It’s the kind of event that could make the average Portlander (if they weren’t flexible from all that yoga) dislocate a shoulder from patting themselves on the back for how cool their city is. Even in my state of I-don’t-really-belong-in-my-home-town cynicism, I have to admit that this is pretty special. An incredible natural display in the sky above, and on the ground below a warm, fuzzy, urban scene that would make the world’s most committed hermit believe in community. September is the best month to be in Oregon. And watching the swifts at Chapman Elementary School is one of the best things to do in Portland.
Spectacle in the Sky
Gazing upwards, at first I see nothing. But as the light fades the swifts start to appear – small, chattering, fast moving flecks in the sky. More and more arrive, swooping and spiraling around as they prepare to roost for the night. They are migratory birds, passing through Portland on their way to Central America or Venezuela. They typically roost by hanging on the inside walls of dead, hollowed-out trees, but there are fewer and fewer of those around, so they go for the next best thing – a chimney.
As the evening stretches on, more and more birds arrive. They swarm around making a giant figure eight in the sky. Sometimes they are not alone. A hawk or falcon will show up to take advantage of the passing buffet- high drama in the sky. Then suddenly, as if someone had given a signal, the birds will dive down into the chimney.
A Portland Scene
Though not nearly as dramatic, the scene on the ground is pretty cool too. Families come with picnics. Kids bring pieces of cardboard to use as sleds sliding down the grassy slope outside the school- a “kid mosh pit” I heard a woman say. Everyone “oohs” and “ahs” and applauds the birds. An independent film maker was so taken with the scene that he made a movie about it.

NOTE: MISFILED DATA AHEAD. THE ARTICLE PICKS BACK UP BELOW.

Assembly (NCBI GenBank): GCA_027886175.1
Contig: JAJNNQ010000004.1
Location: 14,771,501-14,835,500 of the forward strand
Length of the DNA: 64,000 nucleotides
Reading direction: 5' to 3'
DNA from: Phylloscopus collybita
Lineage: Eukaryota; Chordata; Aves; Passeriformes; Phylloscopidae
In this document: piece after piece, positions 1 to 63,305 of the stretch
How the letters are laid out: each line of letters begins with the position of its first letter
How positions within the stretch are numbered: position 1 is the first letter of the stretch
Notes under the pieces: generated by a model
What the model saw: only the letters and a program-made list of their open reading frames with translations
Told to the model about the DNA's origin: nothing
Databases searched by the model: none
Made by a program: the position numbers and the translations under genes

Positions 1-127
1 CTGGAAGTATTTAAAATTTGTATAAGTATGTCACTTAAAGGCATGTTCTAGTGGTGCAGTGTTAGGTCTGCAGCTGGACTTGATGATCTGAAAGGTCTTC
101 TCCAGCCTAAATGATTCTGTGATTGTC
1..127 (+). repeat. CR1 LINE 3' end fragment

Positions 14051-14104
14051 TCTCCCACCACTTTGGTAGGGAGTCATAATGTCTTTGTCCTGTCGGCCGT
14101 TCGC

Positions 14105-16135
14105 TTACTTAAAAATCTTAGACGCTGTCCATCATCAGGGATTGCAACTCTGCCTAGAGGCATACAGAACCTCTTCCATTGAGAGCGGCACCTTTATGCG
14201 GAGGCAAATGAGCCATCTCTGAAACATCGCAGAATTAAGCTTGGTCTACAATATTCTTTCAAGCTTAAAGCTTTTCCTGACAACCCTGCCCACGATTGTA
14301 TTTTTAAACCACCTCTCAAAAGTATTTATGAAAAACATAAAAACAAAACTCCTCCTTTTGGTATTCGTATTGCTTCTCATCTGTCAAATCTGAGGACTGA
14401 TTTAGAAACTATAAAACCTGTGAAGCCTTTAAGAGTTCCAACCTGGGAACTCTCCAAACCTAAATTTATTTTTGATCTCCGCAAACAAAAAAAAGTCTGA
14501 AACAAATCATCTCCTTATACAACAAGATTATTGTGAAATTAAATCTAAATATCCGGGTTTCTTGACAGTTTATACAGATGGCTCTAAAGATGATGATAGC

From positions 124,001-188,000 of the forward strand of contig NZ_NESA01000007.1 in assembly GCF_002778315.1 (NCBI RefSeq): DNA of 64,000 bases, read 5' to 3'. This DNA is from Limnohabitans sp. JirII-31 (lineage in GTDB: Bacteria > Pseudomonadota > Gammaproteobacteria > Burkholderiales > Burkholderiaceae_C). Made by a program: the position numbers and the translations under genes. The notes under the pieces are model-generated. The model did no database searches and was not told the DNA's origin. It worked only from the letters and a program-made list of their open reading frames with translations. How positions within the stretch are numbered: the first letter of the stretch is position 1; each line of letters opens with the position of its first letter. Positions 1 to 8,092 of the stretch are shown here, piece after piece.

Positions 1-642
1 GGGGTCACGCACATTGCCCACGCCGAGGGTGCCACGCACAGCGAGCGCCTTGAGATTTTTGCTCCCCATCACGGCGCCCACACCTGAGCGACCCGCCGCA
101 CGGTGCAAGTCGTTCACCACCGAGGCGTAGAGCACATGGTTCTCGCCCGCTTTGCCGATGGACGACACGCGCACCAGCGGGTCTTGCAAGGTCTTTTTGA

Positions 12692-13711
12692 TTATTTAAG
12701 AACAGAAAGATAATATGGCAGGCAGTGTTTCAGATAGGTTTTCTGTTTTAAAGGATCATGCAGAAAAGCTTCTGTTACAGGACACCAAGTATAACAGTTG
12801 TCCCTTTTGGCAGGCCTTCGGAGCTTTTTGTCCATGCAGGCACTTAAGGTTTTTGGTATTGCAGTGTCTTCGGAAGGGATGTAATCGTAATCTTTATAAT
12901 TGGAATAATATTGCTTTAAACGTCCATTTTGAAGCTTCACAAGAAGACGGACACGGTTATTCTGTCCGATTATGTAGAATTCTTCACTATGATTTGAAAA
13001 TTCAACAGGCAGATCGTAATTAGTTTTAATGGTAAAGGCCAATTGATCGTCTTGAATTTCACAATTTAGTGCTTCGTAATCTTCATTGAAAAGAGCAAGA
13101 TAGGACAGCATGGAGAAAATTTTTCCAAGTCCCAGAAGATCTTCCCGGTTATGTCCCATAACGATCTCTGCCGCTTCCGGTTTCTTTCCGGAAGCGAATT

The story of the Portland swifts follows a happy narrative of human cooperation. There is an inherit problem with using a chimney as a roosting site. People also use chimneys for heat. Some years the swifts don’t leave until mid-October when things are getting chilly. With the blessing of the students (they voted on it) the school decided not to turn the furnace on until the birds left, but how do you teach arithmetic to a shivering child? In 2000, the school and the Portland Audubon Society worked together raising funds to convert the heating system and stabilize the chimney. Now the kids can be warm even when the birds are in town.
How to See the Swifts
Where: Chapman Elementary School is located at 1445 NW 26th.
When: An hour or so before sunset on any September evening.
What to Bring: You don’t have to bring anything, but you may be more comfortable if you have a blanket or chair to sit on. And why not pack a picnic?
How Many Birds Will I See? Thousands. Literally. Counts (some lucky soul from the Audubon attempts to count every night) range from 2,000 to 15,000. Numbers usually peak in the middle of the month. Check the Portland Audubon Society Swiftwatch page for more information.Published in